Shortly after the death of Chloe’s father, Max had to move and never kept in touch. Something she had felt guilty about over all those years. Returning to Arcadia Bay and not contacting Chloe had only compounded those feelings.

The story proper begins in Blackwell Academy. While photographing a butterfly in the female toilets for a school project, a guy enters, muttering to himself like a madman. Max decides to stay out of sight and wait until he leaves before she comes out of hiding.

It turns out to be a drug deal gone bad, and the guy, a rich kid bully named Nathan, owes money to a drug dealer. However the transaction goes bad, tempers flare and the drug dealer’s collector gets shot and killed in the resulting argument by Nathan.

Shocked to her core, Max immediately finds herself back in class 5 minutes prior to the events described above. She discovers she can prevent the shooting by being able to suddenly rewind time itself, and this then becomes the main game-play mechanic throughout the 5 episodes…

Simple solution to Chaos Theory: Kill all butterflies!

It’s not a huge spoiler to reveal that the person shot in the toilets was an unrecognisable Chloe, who has since completely changed how she looks from when Max last knew her. Max and her reconnect shortly afterwards, and they begin to rebuild their old bond of friendship.

At this point the game begins to assume its main story arc, that of investigating the disappearance of a girl named Rachel Amber, who had been best friends with Chloe in the years Max was gone, and secondarily trying to prevent a cataclysmic tornado that will wipe out the town killing everyone in it…

The Butterfly Effect

Muhammad Ali was wrong, them butterflies hit like a truck…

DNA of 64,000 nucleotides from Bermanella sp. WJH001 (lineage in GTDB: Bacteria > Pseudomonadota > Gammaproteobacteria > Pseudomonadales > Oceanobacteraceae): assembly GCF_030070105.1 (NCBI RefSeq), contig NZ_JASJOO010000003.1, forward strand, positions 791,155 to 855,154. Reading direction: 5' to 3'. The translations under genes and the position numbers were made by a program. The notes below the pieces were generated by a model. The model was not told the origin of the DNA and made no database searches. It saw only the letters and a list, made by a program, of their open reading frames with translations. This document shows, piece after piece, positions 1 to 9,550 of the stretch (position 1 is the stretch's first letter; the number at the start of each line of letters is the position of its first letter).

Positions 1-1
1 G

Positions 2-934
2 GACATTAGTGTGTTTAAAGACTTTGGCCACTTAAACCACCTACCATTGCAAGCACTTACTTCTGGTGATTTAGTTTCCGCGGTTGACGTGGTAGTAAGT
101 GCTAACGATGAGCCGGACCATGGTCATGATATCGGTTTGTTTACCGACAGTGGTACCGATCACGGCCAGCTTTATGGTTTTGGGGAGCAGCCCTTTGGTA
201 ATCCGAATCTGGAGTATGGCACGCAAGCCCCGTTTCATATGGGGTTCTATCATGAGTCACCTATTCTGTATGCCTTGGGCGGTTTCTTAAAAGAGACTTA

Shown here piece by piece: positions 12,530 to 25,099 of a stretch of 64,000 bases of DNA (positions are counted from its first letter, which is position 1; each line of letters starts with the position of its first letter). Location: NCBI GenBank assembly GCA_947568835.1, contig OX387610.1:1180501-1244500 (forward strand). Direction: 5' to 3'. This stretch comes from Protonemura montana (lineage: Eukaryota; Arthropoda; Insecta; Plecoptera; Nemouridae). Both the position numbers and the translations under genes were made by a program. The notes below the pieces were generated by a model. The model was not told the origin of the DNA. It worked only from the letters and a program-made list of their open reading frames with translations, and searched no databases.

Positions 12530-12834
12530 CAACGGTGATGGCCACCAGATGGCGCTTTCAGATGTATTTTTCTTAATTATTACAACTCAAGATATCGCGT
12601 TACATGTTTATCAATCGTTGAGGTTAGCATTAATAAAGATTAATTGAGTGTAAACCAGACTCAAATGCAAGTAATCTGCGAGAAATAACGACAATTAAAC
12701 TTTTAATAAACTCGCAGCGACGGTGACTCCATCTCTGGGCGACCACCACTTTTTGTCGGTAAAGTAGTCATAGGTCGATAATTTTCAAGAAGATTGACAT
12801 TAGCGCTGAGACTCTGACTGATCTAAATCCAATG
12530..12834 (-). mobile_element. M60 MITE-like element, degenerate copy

Over the course of the journey, it becomes apparent that meddling with time has serious consequences. Not just on a personal level, with Max suffering increasingly severe headaches and nosebleeds as a result of her use of her power, but reflecting the game’s chaos theory motif, the apparent butterfly effect of her actions also begins to impact the larger world around her.

To the point where the constant use of her time-altering powers may actually be causing the increasingly freakish events that begin to unfold within Arcadia.

Was the wait worth it?

Bear in mind I played the first episode in February of last year, but I left it until all 5 episodes had been released in order to play my way through the entire season in rapid succession. In a way similar to how you may binge watch an entire season of a show like Netflix’s Daredevil or Jessica Jones, I binge played all remaining 4 episodes of LiS within the span of a couple of days, nearly a full year after the release of episode 1.

Hell yes it was worth it!

Playing it this way meant that certain cliffhangers, such as the death of a major character at the end of episode 4 (no names), were quickly dealt with and resolved within an hour or so by carrying straight on into the next episode, rather than having to wait an agonising 9 weeks or so until it was released to find out what happened next.

Other Characters & Back Story

The incidental characters, their stories, situations and choices all helped sculpt a rich back story to the main story, and the cataclysmic choices being faced by the main characters.

Do I save this character’s life? Do I let this character get the shit beaten out of them? Do I rat out this character to his wife about his activities? All these minutiae helped carve out a fuller, richer storyline and helped build the history and backstories of the main characters themselves.